Exchange public folders search fail: Error while crawling LOB contents

Crawling fails for Large Exchange Public Folders

Recently I faced an interesting issue with crawling exchange public folders with SharePoint Search. I’d like to share a few details and a solutions that fixes it.

Our Exchange Public Folder crawling fails with “Internal Error Occured” messages. Interestingly but not all folder fail to crawl, only several ones.

exchange://XXXX.XXXX.XXX/owa/? ae=Folder&t=IPF.Note &id=PSF.LgAAAAAaRHOQq &pspid=_1349876110817_788781350  &s_p=https&s_ce=0000000g1q0enrplrak9g67lu00000000

Error while crawling LOB contents. ( An internal server error occurred. Try again later. )


This issues reproduced on FAST Search for SharePoint, as well as for SharePoint 2010 Enterprise Search. Later on we tested it on SharePoint 2013 Search and still had the same problem. In depth examination of  ULS logs revealed following errors.

03/14/2013 16:00:42.51 mssdmn.exe (0x11EC) 0x1D00 SharePoint Server Search FilterDaemon e4ye High FLTRDMN: Errorinfo is “An internal server error occurred. Try again later.” [fltrsink.cxx:553] d:\office\source\search\native\mssdmn\fltrsink.cxx

03/14/2013 16:00:42.51 mssearch.exe (0x06B0) 0x22DC SharePoint Server Search GatherSvc fus3 Medium Transaction failed in plugin RHTG Url pf:// ae=Folder &t=IPF.Note &id=PSF.AEpHAAAB  &pspid=_1363252609418_378466705 Error 0x8004fd11 [gthrtrx.cxx:1042] d:\office\source\search\native\gather\gthrsvc\gthrtrx.cxx

After various troubleshooting sessions with Microsoft Support Services we identified that only folders with 500+ messages fail to be crawled.

Problem Solution

It turned out that it was Exchange Server throttling that caused such behavior. In order to resolve this issue you need to apply two fixes.

1. Disable Throttling for the Default Access Account of SharePoint on Exchange

  • Open Microsoft Exchange Management Shell on your Exchange Database Server, then
    • Start > Microsoft Exchange Server 2010 > Exchange Management Shell;
  • Execute:
    • New-ThrottlingPolicy SharePoint  //this will create new Throttling policy with name “SharePoint”;
  • Execute:
    • Set-ThrottlingPolicy SharePoint -RCAMaxConcurrency $NULL -RCAPercentTimeInCAS $NULL -RCAPercentTimeInMailboxRPC $NULL -RCAPercentTimeInAD $NULL -EWSMaxConcurrency $NULL -EWSPercentTimeInAD $NULL -EWSPercentTimeinCAS $NULL -EWSPercentTimeInMailboxRPC $NULL -EWSMaxSubscriptions $NULL -EWSFastSearchTimeoutInSeconds $NULL -EWSFindCountLimit $NULL
  • If you have  Microsoft Exchange Server is 2010 SP1, then execute:
    •  Set-ThrottlingPolicy SharePoint -CPAMaxConcurrency $NULL -CPAPercentTimeInCAS $NULL -CPAPercentTimeInMailboxRPC $NULL
  • In order to validate correct settings execute:
    • Get-ThrottlingPolicy SharePoint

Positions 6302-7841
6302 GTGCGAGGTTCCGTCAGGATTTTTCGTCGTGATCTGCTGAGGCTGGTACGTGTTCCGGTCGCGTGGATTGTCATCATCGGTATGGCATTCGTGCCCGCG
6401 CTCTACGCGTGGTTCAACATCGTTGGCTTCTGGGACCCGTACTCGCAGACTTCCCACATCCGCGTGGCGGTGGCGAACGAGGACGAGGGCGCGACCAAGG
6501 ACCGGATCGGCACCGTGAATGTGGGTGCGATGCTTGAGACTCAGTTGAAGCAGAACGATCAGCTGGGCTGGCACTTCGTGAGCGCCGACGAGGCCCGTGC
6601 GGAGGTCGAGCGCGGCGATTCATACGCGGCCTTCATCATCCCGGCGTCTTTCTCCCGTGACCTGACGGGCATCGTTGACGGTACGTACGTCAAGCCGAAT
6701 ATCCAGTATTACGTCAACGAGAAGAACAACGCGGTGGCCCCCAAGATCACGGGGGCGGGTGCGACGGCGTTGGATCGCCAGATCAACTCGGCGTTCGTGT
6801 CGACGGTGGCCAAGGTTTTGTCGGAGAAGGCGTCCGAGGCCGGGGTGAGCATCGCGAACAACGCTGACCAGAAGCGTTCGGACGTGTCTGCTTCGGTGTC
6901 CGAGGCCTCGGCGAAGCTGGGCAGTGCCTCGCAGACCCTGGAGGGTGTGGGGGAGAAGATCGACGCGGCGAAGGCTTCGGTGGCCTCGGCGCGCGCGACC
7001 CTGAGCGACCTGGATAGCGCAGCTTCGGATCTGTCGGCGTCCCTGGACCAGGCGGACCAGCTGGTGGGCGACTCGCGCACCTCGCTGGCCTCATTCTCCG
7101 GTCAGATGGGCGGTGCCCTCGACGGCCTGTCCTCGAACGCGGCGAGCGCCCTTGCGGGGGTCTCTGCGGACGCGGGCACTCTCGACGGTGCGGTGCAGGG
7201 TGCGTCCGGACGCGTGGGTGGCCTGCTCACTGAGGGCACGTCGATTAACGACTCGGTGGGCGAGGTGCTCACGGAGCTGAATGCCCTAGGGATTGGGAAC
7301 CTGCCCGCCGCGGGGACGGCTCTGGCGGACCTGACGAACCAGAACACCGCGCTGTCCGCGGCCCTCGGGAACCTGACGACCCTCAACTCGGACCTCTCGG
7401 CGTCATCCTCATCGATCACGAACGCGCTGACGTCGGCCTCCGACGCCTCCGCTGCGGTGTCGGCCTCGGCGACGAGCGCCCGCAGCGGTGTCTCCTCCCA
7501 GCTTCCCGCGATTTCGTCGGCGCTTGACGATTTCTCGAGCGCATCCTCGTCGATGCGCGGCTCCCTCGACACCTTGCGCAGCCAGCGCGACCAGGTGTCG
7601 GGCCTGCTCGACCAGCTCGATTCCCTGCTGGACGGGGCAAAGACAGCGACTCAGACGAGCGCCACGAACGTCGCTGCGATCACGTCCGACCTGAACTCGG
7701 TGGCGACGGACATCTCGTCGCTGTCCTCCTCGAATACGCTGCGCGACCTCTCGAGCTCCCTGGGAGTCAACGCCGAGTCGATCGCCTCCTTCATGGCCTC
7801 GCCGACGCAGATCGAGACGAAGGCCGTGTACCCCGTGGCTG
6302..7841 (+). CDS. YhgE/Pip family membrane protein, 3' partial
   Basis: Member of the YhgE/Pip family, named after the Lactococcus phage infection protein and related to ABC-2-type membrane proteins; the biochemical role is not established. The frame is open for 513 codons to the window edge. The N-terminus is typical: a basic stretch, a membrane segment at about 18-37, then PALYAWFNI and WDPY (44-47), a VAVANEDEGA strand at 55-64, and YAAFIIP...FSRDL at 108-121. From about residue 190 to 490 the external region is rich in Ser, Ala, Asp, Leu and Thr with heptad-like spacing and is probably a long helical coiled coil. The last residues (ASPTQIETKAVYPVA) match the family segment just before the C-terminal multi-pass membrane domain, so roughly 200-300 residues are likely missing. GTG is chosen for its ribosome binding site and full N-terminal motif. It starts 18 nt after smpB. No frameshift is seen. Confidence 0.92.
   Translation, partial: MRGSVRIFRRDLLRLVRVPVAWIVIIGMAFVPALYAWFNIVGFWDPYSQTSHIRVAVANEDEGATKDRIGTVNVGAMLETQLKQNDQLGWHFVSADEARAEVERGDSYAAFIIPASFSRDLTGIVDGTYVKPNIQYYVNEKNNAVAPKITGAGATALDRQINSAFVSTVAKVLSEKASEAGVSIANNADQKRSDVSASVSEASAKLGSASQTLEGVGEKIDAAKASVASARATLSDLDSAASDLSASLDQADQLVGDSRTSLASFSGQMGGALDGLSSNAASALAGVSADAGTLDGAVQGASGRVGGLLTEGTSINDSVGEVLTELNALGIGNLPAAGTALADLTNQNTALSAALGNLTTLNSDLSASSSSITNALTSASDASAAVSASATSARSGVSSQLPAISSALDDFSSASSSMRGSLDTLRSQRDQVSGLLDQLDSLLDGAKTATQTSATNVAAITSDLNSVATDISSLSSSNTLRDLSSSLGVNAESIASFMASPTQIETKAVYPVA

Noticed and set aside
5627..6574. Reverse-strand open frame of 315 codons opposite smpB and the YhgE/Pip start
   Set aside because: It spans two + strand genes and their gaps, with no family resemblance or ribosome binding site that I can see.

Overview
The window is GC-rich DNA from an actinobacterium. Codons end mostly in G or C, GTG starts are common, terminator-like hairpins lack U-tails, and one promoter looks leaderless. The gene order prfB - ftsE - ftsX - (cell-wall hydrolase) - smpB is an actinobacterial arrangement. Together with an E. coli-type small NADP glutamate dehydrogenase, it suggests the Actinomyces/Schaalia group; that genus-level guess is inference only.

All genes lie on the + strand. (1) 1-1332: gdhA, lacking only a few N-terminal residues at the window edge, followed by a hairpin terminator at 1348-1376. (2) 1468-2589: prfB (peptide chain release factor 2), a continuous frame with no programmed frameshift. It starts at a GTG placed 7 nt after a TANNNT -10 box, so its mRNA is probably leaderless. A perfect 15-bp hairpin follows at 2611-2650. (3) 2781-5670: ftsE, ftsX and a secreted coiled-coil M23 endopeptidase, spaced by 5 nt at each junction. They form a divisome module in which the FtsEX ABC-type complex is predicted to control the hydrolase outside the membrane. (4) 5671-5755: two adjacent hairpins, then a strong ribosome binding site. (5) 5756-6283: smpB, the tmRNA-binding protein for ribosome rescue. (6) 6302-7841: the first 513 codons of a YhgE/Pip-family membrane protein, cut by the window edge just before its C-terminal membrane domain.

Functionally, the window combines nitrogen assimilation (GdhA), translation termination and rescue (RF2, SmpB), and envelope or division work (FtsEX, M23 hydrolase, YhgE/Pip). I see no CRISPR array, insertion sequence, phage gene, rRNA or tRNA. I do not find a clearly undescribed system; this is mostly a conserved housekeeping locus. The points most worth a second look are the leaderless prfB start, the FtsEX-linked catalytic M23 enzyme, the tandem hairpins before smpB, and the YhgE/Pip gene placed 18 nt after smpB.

• Following properties should not have any value:
    • CPAMaxConcurrency (Exchange 2010 SP1)
    • CPAPercentTimeInCAS (Exchange 2010 SP1)
    • CPAPercentTimeInMailboxRPC (Exchange 2010 SP1)
    • EWSMaxConcurrency
    • EWSPercentTimeInAD
    • EWSPercentTimeInCAS
    • EWSPercentTimeInMailboxRPC
    • EWSMaxSubscriptions
    • EWSFastSearchTimeoutInSeconds
    • EWSFindCountLimit
    • RCAMaxConcurrency
    • RCAPercentTimeInAD
    • RCAPercentTimeInCAS
    • RCAPercentTimeInMailboxRPC
  •  To apply Throttling policy for SharePoint account – execute:
    • Set-Mailbox <Domain>\<UserName-DefaultContentAccessAccount> -ThrottlingPolicy SharePoint

2. Increase max concurrent objects for Exchange session on Exchange Servers

  • On you Exchange Database Server open following registry folder:
    • HKLM\System\CurrentControlSet\Services\MSExchangeIS\ParametersSystem\
  • Create new key
    • MaxObjsPerMapiSession
  • Create new Dword (32-bit) entry
    • objtFolder and assign value 1000 ;
  • Create new Dword (32-bit) entry
    • objtMessage and assign value 500;
  • Reboot Exchange servers
  • Do Full recrawl of you Content Source

Enjoy! Your large exchange folders should be successfully crawled now!

Neural networks in Visual Studio and SharePoint Search

Here’s a wonderful video of Dr. James McCaffrey from Microsoft Research explaining basics of Neural Networks and it’s implementation pitfalls

Developing Neural Networks Using Visual Studio

Highly recommended for those who would like to get better understanding of science behind Sharepoint Search Ranking models. Looks like this video is a final missing piece in this SharePoint puzzle.

You might want to check more details in following blog posts and official MSFT pages

SPCUA 2013 slides – English

As per request of several people whom I met on SPCUA 2013,  I post English version of my Enterprise Search session slides here

Slides from SPCUA 2013 SharePoint Ukraine – Enterprise Search

22 мая я вместе с Иваном Подобедом ездил в Киев выступать на SPCUA : киевской конференции SharePoint Conference Ukraine 2013. Иван рассказал про Shredded Storage в 2013, а я о том что надо и не надо делать чтобы потроить успешный и хорошо ищущий поисковый портал, а также как считается релевантность в поске шарепоинта и при чем тут гиперболический тангенс, о ужас.

Скачать слайды можно по ссылке, либо на slideshare

Также можно почитать “статью”, которая , по неизвестной причине, оказалась выложена в версии “черновик”, а не “финальный вариант”.

А еще можно оставить отзыв о моем докладе и о конференции в целом можно тут :

Custom meta tags for web pages in SharePoint Search

I’d like to share with you an amazing feature of SharePoint Search that exists for very long time,  at least since 2007 version, but very few people, according to my observations, are aware of it.

First of all, it is possible to increase findability by doing basic SEO of intranet sites by adding well-known ( meta tags to web-pages : title, keywords, description. These tags will be picked up by SharePoint Web Crawler and propagated to crawled properties, and then automatically linked to appropriate managed properties, which have very high impact to overall ranking.

Secondly, it is possible to crawl custom meta tags from web-pages using and leverage them in search (a few example are in the end of the post).

All you need to do is to add them the same way as you do with well known tags.

<meta name="XXX content="YYY">


Then doing a full crawl, go to Search Schema (SharePoint 2013) or Metadata Properties (SharePoint 2010 or FAST), then Crawled Properties Categories. Note: Unfortunately during incremental crawl new properties will not be picked up.